Your Money

No-interest credit cards take on BNPL 

- October 22, 2021 2 MIN READ
No interest credit cards take on BNPL

Aussie banks are wising up to new spending habits by offering no-interest credit cards. But do they stack up against BNPL offerings?

The extortionate interest rates still being charged on most credit cards is outrageous. Australians are onto this rort and credit card usage and outstanding balances are plummeting.

Another factor has been younger consumers using Buy Now, Pay Later (BNPL) as an alternative to credit cards. It seems the message is getting through to banks, which have now started to issue zero per cent interest credit cards.

Like CBA and NAB, Westpac is offering no-interest to pay, no currency conversion fees and no late fees. However, Westpac has put more rigorous checks and balances on this new card, with a credit limit of just $1,000 and higher minimum repayments that force customers to clear their debt faster.

No interest credit cards vs BNPL

So what are the key differences between these 0% credit cards and BNPL like Afterpay?

  • Credit cards can be used almost everywhere, but Afterpay can only be used at affiliated stores.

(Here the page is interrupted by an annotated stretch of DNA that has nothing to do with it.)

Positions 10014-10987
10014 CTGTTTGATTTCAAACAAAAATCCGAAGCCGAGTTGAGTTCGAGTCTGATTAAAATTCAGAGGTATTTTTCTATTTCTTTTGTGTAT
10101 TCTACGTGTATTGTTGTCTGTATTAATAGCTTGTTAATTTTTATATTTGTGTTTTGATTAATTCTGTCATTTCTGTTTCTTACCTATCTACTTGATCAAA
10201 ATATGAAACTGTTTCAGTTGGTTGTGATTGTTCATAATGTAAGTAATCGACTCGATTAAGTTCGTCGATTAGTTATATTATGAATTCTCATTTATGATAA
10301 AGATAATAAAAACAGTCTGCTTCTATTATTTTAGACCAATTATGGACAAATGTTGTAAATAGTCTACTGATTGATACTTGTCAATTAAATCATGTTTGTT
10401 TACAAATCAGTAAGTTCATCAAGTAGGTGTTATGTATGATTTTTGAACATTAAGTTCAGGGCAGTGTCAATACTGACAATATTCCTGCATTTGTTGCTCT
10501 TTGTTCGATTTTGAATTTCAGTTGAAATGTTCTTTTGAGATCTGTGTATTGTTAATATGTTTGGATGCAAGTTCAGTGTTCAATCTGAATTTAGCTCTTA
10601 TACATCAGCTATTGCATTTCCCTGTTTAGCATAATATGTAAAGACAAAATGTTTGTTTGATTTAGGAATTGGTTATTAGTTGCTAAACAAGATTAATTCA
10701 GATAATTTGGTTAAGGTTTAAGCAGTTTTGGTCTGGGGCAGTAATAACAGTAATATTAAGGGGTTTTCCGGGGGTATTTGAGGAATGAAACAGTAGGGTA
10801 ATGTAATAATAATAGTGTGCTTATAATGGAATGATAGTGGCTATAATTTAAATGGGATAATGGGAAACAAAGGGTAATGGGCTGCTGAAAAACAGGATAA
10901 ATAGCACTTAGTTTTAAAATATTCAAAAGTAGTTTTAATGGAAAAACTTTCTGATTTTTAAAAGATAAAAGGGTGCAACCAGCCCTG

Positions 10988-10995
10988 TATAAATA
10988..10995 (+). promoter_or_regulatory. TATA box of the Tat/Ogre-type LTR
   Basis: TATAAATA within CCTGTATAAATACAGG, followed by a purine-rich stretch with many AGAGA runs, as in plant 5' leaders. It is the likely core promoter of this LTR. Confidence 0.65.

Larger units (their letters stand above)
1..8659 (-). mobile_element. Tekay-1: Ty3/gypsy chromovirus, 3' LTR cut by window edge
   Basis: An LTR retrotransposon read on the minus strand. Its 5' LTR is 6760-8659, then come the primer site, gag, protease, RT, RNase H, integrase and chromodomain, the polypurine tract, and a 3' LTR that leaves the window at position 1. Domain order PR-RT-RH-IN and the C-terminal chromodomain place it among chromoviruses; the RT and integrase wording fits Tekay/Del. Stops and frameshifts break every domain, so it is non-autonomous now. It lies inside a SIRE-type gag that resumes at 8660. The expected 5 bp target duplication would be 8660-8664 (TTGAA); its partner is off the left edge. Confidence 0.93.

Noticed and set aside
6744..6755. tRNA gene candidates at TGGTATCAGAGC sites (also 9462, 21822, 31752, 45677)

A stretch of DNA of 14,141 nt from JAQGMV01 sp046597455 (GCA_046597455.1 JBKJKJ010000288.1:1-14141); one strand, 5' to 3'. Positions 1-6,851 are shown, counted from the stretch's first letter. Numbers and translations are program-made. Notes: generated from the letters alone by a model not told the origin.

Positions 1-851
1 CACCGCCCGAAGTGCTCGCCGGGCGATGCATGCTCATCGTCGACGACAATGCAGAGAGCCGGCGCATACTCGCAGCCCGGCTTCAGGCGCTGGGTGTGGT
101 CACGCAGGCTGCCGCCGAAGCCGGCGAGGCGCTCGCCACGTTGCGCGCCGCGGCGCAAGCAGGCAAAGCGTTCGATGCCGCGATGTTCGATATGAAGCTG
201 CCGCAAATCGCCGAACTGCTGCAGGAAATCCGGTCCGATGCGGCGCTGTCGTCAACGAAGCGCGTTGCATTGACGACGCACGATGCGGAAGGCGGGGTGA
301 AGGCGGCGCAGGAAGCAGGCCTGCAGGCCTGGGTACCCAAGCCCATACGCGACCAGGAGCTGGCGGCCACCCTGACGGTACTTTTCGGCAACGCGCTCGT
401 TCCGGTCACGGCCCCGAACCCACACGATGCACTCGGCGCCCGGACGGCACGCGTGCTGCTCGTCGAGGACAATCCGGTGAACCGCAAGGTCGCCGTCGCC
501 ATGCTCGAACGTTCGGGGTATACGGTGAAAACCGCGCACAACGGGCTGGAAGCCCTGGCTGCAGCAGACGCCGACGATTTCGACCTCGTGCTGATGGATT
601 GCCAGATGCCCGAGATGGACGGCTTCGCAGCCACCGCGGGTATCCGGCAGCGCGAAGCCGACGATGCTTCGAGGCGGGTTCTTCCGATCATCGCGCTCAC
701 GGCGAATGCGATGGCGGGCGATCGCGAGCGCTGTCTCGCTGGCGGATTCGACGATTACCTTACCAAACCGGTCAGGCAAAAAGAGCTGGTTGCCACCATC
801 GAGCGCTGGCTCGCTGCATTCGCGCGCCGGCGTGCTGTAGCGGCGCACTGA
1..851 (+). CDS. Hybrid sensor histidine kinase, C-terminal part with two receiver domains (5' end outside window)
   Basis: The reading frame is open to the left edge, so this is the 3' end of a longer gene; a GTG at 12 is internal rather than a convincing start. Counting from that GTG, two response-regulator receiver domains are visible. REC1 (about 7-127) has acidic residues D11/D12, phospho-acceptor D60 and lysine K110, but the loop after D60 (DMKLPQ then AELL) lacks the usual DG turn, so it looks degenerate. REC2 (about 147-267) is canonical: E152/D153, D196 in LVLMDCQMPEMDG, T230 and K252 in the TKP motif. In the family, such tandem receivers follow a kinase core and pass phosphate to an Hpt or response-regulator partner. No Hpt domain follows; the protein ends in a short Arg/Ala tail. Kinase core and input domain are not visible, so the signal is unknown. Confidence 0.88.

• Credit card providers MUST do credit checks – Afterpay doesn’t.
  • Afterpay charges late payment fees; 0% interest credit cards don’t, instead charging monthly fees.
  • Afterpay forces customers to pay off the debt within 6-8 weeks, whereas the credit card from Westpac has a $40 a month minimum repayment.

No interest credit cards vs BNPL

Watch out for monthly fees

These zero per cent credit cards all come with fees of between $10-$22 a month. If you don’t use the card that month, or have money owing, you won’t be charged. So try to pay it off when you’re not using it so you don’t get stung.

Westpac has a slightly different model where customers who pay the balance owing by the due date at the end of the month will avoid the $10 monthly fee. So essentially it will reward customers who pay off their debt each month.

Westpac Flex vs Afterpay

But of course, the most important message, whether it’s BNPL or a no-interest credit card, is don’t buy things you can’t afford to pay back.

Set yourself strict spending limits and limit yourself to one platform or credit card only.

Quick tips to avoid getting into trouble using no-interest credit cards or BNPL

  • Read the terms and conditions and understand which fees you could get hit with.
  • Set yourself strict spending limits.
  • Limit yourself to one platform and one purchase at a time.
  • Don’t impulse buy. Sit on any major purchases for at least 24 hours, preferably 72 hours.
  • If you get into trouble, pull the pin and call for help. Each platform should have a hardship policy to help you get out of trouble, or call the National Debt Helpline for advice.